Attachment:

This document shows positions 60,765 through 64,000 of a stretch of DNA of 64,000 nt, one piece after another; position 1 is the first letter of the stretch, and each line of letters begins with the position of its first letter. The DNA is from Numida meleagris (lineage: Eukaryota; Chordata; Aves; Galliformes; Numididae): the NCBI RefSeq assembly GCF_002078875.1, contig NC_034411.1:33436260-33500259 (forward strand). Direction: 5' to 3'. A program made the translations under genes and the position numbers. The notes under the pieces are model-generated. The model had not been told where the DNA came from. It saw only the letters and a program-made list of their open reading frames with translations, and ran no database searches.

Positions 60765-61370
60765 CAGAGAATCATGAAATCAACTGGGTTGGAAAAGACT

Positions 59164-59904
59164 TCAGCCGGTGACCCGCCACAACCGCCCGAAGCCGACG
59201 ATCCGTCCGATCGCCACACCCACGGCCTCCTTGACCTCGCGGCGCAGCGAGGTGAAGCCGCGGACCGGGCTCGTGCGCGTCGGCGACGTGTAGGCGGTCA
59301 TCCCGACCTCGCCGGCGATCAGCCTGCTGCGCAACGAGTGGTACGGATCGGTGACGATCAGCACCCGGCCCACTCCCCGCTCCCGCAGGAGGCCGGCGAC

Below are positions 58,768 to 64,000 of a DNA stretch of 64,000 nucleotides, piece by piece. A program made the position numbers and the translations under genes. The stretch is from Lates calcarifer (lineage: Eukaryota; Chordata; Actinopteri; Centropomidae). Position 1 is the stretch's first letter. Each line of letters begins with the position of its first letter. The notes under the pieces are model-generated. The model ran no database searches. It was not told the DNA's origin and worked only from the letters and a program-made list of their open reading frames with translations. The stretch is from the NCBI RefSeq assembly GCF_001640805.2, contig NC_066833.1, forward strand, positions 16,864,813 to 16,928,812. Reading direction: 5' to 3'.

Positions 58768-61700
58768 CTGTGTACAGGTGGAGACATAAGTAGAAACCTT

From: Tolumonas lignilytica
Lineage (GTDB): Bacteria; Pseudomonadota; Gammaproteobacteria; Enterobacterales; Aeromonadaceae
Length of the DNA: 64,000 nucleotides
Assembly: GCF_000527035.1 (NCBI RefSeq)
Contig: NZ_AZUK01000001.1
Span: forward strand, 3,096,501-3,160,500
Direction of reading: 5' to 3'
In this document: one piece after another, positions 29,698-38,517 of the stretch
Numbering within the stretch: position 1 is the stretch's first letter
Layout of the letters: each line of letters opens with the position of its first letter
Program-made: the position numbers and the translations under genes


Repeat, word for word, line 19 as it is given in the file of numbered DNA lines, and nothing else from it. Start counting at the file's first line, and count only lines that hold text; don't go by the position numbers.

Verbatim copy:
Numbering within the stretch: position 1 is the stretch's first letter